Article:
(Reuters) – A U.S. federal appeals court on Monday said the maker of Diet Dr Pepper did not deceive consumers into thinking the soft drink promoted weight loss by including “diet” in its name, a decision that could doom a similar lawsuit over Diet Coke.
FILE PHOTO: Dr Pepper soda cans for sale are pictured at a grocery store in Pasadena, California, U.S., February 14, 2018. REUTERS/Mario Anzuoni
The 9th U.S. Circuit Court of Appeals rejected California resident Shana Becerra’s claim that Dr Pepper/Seven Up, now part of Keurig Dr Pepper Inc, misled consumers, including through ads featuring physically attractive models, and that its conduct violated California consumer fraud laws.
Becerra, who claimed to have struggled with obesity since childhood, relied on scientific evidence that she said linked aspartame, an artificial sweetener used in Diet Dr Pepper, to possible weight gain.
But in a 3-0 decision for the San Francisco-based court, Circuit Judge Jay Bybee said Becerra failed to show that reasonable consumers associated diet soda with health benefits.
“No reasonable consumer would assume that Diet Dr Pepper’s use of the term ‘diet’ promises weight loss or management,” Bybee wrote. “The use of ‘diet’ in a soft drink’s brand name is understood as a relative claim about the calorie content of that soft drink compared to the same brand’s ‘regular’ (full-caloric) option.”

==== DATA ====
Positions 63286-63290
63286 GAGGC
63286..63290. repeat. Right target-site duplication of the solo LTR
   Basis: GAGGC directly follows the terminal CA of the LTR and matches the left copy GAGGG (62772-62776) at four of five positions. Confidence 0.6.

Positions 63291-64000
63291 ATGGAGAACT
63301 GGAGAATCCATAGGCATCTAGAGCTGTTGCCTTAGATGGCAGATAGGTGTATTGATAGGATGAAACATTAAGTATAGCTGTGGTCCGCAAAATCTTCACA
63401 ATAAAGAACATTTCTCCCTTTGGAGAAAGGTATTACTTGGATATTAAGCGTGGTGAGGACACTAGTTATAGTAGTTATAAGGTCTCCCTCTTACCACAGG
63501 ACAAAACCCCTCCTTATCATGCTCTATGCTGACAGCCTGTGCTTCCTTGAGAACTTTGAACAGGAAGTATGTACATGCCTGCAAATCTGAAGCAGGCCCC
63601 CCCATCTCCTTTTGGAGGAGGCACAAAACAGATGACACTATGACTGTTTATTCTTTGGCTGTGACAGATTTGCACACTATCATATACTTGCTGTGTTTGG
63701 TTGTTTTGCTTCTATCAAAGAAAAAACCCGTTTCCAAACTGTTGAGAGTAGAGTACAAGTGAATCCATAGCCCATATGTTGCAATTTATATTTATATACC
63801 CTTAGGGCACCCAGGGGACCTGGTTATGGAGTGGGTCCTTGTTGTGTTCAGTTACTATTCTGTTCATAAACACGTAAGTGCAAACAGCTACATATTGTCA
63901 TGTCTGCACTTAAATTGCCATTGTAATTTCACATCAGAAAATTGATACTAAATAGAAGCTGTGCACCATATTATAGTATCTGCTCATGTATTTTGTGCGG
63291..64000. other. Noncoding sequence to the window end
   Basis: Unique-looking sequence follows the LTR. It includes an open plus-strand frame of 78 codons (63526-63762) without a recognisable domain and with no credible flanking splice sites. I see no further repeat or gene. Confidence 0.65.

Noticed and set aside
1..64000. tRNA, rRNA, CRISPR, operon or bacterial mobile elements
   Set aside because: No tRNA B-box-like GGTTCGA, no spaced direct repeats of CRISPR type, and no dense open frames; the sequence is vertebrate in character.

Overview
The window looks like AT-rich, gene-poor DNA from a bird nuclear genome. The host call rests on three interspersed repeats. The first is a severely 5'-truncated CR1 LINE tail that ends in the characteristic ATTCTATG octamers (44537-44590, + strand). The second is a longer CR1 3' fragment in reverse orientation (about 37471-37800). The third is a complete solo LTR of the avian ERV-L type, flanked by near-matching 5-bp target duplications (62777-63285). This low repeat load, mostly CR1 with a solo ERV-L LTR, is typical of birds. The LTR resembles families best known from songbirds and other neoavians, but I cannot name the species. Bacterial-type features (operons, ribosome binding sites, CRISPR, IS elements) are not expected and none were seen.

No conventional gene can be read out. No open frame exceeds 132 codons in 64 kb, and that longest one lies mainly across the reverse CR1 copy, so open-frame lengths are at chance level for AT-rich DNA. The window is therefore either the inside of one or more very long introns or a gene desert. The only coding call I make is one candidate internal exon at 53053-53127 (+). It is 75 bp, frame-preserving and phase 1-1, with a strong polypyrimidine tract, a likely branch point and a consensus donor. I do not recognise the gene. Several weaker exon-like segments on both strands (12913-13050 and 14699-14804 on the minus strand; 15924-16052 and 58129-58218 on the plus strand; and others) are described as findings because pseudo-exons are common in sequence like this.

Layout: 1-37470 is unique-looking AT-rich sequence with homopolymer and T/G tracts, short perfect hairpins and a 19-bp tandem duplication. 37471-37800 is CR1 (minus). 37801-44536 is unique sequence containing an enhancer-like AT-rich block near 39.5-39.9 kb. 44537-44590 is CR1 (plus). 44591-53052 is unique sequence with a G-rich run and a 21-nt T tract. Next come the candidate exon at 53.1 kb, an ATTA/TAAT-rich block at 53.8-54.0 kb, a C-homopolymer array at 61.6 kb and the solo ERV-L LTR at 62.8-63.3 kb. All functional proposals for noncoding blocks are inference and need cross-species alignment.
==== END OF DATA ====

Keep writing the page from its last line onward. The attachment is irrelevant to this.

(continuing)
John Weston, one of Becerra’s lawyers, said he was disappointed with the decision.
Evan Young, a lawyer for Dr Pepper/Seven Up, in an email said people who drink Diet Dr Pepper know it is a calorie-free version of Dr Pepper.
“We appreciate that the Ninth Circuit has allowed common sense to prevail and that it rejected the attempt to complicate something that is so simple,” he added.
Monday’s decision upheld an August 2018 dismissal by U.S. District Judge William Orrick in San Francisco.
The 9th Circuit last week dismissed Becerra’s appeal in a similar case against Coca-Cola Co over Diet Coke, saying it lacked jurisdiction because the February 2018 dismissal by U.S. District Judge William Alsup in San Francisco was not final.
Alsup would be expected to apply the reasoning in Monday’s decision if Becerra pursued the Diet Coke case.
The federal appeals court in Manhattan earlier this year upheld dismissals of similar cases against Dr Pepper, Coca-Cola and PepsiCo Inc under New York consumer fraud laws.
The case is Becerra v Dr. Pepper/Seven Up Inc, 9th U.S. Circuit Court of Appeals, No. 18-16721.
Reporting by Jonathan Stempel in New York; Editing by David Gregorio